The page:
Stanley Mong was a beginning third level student, as I was told, and Professor Walker’s introduction to Wing Chun must have been an eye opener. I was not allowed to watch, but afterwards Professor Walker told me of the events. He explained that Tang Soo Do is most effective at a specific distance, i.e. the length of the leg. Wing Chun is most effective very close in. Apparently, the entire time that he and Sifu Mong sparred, Professor Walker experienced the soft absorbing blocks neutralize his powerful kicks. This was followed by Sifu Mong sliding in and counter punching him in the solar plexus and ribs with lightening fast and very powerful straight line punches that Professor Walker could not get positioned to block effectively. Professor Walker described the encounter as “an awakening.” This event, I believe, is one of the most significant in Professor Walker’s life, because it taught him the function and true meaning of yin and yang. He opened his eyes to the soft as well as the hard, and I believe as a result, he ultimately came full circle in his martial life by returning to his Jiu-Jitsu roots late in his life.

But Professor Walker had the capacity to learn from virtually every experience, and always said that his greatest teachers were his own students. I look back in retrospect and wonder what I had that might have been of value to him. He always gave his best to me, and I tried to return the same to him. Somehow I think that I ended up with the better end of the deal. In the summer of 1973, we made another sojourn to Houston, and it was during this trip that Professor Walker was promoted to E Dan and I was promoted to Cho Dan. Both promotions were a surprise. Professor Jones made the rank presentations on a cool evening in front of Professor Jones’ full class. That night was the first and last time I saw Professor Jones and Professor Walker spar each other with such intensity.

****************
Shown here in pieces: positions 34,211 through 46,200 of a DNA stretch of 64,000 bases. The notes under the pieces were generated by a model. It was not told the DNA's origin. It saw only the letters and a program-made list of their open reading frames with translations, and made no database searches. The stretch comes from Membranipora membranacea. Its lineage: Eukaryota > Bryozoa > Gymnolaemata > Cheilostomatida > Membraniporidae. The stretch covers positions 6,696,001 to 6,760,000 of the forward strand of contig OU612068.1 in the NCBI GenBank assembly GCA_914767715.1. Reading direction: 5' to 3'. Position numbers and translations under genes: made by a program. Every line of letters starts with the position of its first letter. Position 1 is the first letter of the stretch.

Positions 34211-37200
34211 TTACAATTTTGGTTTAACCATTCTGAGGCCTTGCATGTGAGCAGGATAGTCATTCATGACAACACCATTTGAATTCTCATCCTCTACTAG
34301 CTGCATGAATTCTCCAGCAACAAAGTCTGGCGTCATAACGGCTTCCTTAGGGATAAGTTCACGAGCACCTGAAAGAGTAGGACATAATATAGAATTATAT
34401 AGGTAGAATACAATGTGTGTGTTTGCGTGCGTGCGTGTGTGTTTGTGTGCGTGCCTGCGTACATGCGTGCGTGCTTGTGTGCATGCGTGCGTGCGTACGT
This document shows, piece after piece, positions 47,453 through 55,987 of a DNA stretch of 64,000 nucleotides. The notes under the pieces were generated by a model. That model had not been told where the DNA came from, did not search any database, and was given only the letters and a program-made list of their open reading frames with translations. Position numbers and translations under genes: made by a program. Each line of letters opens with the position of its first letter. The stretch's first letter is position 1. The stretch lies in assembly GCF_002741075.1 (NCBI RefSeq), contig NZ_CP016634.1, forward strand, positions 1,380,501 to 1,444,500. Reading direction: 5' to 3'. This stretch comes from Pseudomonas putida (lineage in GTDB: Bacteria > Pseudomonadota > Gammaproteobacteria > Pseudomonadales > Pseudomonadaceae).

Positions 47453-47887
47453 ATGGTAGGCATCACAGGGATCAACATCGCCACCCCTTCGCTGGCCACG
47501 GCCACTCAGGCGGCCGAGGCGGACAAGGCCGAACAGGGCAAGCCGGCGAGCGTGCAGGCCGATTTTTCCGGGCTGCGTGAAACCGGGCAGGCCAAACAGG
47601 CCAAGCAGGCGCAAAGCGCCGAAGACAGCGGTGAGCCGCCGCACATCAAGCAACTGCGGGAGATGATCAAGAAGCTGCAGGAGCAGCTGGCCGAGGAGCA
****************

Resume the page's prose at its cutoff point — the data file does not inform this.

At the time of the sparring match, Professor Walker did not know he was being tested. But it was obvious to everyone in attendance that it was a battle of the highest order, for whatever reason it was taking place. At the presentation of rank, things made considerably more sense. I was very happy not to have sparred with either of them that night. My challenge was with Professor Jones’ senior student, a Cho Dan, and I had a significantly easier time contending with him that I would have with either my teacher or my grand teacher, especially after the battle that took place between the two of them.
Upon returning to Amarillo, I was given increased teaching duties. I had been assisting since I was a green belt, but the instructional chores took on a different meaning completely. As it was explained to me, I had spent three years learning to perform technique, now I was going to learn the techniques again, by teaching them to others. This was the beginning of the second cycle. In 1975, I tested for E Dan, and the teaching duties increased even more. In addition to being the home to an Air Force Base, Amarillo was also a SAC (Strategic Air Command) base, and in the tiny town of Panhandle was situated the Pantex Plant. This was the final assembly point for all nuclear weapons produced by the US during the cold war years. Around 1976, Professor Walker was hired by the security branch of the Atomic Energy Commission to serve his country as a guard, or courier, traveling with the atomic weapons as they were deployed to different areas of the country. He spent almost twenty years in this capacity, rising to the rank of company commander of the couriers, in effect in control of the security of the entire convoy he traveled with. Part of the formal training of the couriers included some self-defense training. When Professor Walker first went into the training program, the entire self- defense program consisted of eight hours of suspect and at best mediocre hand to hand training. He realized that this was not nearly adequate and over the course of the next few years, he developed a curriculum that contained two full weeks of training, an evaluation process and follow up activities for continuing education.